A statute of limitations is a statute, or law, that restricts the period of time, after certain events, that a person may initiate legal proceedings. These time limits vary depending on the type of case and the state where the particular cause of action occurred. After the time limit has passed, the injured person no longer has the right to sue to recovery money damages, unless a legal exception applies. The following provides a brief summary, in alphabetical order, of some of the limitations periods for the state of South Carolina for those actions related to personal injury, medical malpractice, and some products liability. Please contact a qualified South Carolina lawyer to find out how a statute of limitations applies to your situation.
Actions based on fraud must be filed within 3 years. This three year limitation period begins to run from the date the fraud was discovered.
These types of actions must be filed within 2 years from the date of the action.
All actions against medical professionals must be filed within 3 years of the date of the act resulting in the injury, or within 3 years of the date the injury was, or should have been, discovered. A suit may not be filed more than six years after the date of the act resulting in the medical malpractice injury. When the injured party is a minor, the limitations period may be tolled for a period not to exceed 7 years from the date of the act resulting in the injury. Once the minor turns 18, that minor must file his or her claim within 1 year.
Medical Malpractice Actions Based on Foreign Object Left in Body:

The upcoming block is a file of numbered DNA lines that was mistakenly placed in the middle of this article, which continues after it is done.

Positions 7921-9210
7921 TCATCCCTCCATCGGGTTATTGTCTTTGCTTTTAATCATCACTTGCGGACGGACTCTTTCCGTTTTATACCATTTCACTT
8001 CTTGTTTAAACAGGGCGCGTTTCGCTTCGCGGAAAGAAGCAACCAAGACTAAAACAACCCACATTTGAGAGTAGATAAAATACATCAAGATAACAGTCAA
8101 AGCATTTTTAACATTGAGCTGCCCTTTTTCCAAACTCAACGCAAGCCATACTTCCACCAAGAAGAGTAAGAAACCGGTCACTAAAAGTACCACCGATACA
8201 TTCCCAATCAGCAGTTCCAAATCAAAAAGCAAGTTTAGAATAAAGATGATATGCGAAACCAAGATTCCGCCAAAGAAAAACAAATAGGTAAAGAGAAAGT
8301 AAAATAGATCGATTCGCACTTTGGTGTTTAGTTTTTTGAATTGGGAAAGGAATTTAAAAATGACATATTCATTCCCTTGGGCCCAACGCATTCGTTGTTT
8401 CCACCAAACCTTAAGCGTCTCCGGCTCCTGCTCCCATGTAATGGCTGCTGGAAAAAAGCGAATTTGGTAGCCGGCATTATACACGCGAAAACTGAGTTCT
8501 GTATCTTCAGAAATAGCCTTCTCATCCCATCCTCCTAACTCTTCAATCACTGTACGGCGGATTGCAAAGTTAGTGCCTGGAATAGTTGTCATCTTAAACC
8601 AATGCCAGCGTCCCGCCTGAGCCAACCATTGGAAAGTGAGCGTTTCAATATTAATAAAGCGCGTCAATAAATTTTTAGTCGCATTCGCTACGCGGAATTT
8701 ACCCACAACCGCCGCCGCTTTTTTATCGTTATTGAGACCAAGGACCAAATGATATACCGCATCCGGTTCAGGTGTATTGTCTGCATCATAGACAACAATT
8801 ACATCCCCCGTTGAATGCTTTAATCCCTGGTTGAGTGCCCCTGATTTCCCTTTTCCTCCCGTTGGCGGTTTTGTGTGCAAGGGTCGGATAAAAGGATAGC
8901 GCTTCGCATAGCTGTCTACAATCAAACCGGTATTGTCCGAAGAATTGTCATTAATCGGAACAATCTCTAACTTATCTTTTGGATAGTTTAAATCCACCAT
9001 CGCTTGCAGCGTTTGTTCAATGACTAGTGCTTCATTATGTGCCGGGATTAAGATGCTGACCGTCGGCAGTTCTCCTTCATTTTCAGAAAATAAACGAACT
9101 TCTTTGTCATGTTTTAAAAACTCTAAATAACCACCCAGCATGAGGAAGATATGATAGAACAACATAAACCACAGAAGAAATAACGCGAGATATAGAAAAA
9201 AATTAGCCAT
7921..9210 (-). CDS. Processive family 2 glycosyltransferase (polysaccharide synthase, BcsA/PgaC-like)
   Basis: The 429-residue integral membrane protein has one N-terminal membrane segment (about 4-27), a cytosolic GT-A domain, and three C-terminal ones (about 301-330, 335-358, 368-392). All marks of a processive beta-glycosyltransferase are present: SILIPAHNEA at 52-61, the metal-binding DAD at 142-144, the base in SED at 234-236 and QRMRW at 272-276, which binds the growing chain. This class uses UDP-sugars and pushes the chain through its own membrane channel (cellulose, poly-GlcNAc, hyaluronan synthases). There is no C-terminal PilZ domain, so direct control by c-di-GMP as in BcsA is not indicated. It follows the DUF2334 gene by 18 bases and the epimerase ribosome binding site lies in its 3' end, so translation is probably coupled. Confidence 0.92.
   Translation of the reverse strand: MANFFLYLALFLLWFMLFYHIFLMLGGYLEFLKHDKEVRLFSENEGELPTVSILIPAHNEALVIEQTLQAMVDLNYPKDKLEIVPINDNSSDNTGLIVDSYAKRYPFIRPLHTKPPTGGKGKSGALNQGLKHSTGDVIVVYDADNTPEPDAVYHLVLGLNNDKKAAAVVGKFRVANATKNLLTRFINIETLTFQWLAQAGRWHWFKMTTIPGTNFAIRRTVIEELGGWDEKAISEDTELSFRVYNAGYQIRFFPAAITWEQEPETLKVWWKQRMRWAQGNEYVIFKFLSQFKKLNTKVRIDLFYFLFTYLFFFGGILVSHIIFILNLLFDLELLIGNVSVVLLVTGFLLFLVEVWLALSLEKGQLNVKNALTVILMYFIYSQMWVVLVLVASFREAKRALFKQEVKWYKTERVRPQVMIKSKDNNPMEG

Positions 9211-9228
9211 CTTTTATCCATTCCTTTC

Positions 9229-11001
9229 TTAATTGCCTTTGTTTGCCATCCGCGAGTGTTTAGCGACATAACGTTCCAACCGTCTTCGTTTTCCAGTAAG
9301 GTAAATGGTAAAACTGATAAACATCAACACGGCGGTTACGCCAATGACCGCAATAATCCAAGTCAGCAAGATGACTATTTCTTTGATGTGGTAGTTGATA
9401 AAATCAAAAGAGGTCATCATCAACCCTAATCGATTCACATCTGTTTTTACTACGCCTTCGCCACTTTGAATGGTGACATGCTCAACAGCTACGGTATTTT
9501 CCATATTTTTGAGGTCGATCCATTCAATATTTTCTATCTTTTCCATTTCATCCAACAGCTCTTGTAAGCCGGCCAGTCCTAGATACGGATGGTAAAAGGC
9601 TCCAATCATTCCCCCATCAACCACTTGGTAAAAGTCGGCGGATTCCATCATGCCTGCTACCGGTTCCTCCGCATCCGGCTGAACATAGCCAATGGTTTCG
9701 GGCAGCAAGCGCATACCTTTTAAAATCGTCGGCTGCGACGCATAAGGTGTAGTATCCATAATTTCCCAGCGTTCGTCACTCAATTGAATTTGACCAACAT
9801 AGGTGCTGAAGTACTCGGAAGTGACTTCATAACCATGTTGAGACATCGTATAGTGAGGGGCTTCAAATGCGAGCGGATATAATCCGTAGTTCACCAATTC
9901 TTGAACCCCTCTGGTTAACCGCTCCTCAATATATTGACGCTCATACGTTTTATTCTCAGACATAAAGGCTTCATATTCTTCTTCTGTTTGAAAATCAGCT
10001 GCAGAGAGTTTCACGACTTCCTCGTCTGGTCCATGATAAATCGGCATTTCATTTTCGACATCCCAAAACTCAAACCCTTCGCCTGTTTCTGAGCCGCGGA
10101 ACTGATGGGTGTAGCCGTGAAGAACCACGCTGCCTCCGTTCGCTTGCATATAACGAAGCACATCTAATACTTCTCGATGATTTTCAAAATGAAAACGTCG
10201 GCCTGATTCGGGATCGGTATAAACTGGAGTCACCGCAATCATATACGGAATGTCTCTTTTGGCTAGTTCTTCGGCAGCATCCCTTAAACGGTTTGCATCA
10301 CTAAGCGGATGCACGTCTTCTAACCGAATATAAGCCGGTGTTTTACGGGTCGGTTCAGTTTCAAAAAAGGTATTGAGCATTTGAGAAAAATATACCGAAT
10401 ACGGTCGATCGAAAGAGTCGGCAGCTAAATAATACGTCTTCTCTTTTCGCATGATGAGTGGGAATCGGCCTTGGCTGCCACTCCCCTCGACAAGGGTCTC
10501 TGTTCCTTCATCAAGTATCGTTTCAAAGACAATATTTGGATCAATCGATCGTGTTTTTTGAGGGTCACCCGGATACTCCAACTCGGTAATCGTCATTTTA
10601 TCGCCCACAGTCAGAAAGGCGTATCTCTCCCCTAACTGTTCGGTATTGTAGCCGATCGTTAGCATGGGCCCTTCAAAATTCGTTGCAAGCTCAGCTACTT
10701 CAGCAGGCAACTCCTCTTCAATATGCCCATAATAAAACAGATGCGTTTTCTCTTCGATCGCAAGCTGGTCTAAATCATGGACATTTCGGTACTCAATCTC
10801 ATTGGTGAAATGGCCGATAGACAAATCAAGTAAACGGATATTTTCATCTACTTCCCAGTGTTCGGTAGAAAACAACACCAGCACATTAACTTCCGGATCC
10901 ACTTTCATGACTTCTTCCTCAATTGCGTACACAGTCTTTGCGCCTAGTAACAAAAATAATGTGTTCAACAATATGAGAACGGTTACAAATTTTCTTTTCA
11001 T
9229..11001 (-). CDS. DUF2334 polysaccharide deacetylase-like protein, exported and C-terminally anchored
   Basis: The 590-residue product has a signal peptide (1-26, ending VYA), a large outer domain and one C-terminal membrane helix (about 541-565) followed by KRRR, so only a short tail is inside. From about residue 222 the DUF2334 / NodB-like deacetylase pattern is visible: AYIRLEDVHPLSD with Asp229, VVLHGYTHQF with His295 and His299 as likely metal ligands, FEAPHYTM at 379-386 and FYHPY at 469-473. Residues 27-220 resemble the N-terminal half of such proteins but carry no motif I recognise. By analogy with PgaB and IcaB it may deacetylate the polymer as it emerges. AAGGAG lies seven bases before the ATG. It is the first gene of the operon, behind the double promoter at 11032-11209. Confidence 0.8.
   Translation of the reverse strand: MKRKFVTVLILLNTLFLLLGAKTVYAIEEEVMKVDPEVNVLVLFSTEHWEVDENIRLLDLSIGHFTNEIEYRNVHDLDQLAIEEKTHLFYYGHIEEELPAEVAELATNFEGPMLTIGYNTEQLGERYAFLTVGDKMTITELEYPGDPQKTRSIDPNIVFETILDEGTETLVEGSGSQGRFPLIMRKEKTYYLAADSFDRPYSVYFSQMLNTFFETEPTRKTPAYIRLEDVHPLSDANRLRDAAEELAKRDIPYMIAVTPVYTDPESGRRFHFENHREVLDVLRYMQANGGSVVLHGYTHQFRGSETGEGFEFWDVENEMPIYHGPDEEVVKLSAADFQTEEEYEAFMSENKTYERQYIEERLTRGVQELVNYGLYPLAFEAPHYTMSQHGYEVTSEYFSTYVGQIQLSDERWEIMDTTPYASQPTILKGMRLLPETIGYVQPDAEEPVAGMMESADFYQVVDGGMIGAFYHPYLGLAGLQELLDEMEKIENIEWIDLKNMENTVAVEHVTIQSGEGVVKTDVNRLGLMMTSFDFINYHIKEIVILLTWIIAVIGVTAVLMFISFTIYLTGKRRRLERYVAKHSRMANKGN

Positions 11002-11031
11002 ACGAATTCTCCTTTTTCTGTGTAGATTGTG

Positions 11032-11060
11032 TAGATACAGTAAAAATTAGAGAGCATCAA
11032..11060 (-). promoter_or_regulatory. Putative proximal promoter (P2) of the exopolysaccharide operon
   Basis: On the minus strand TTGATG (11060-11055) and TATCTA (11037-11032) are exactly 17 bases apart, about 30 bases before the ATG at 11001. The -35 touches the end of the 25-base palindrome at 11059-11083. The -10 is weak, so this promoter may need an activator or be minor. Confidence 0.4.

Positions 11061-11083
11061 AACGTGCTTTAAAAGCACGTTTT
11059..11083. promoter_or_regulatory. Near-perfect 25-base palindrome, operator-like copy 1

All actions against medical professions based on the presence of a foreign object in the body must be filed within 2 years of the date the foreign object is, or should have been, discovered. The limitations period shall last at least 3 years from the date after the object was initially placed into the injured party’s body.
Personal injury actions must be filed within 3 years from the date of the injury.
Product liability actions must be filed within 3 years from the date of the injury.
Wrongful death actions must be filed within 3 years of the date of death.
Special Rules Tolling the Statute of Limitations:
A statute of limitations is tolled when certain conditions are present. When a statute is tolled, the limitations period is essentially put on hold for a period of time. Some typical reasons that a statute is tolled include situations when the victim of the injury was a minor at the time of the injury (minority), when the victim of the injury was mentally incompetent at the time of the injury (mental incompetence), and when the defendant has filed bankruptcy.
In South Carolina, when the injured party is a minor, that minor must file a legal claim within 1 year from the date of his or her 18th birthday. This exception does not apply in medical malpractice or wrongful death cases, however. In those instances, please refer to the above information, or refer to the statute directly. If an injured party is deemed to be mentally incompetent or insane, the limitations period begins to run after the termination of the disability, to a maximum of 5 years from the date of the act resulting in the injury.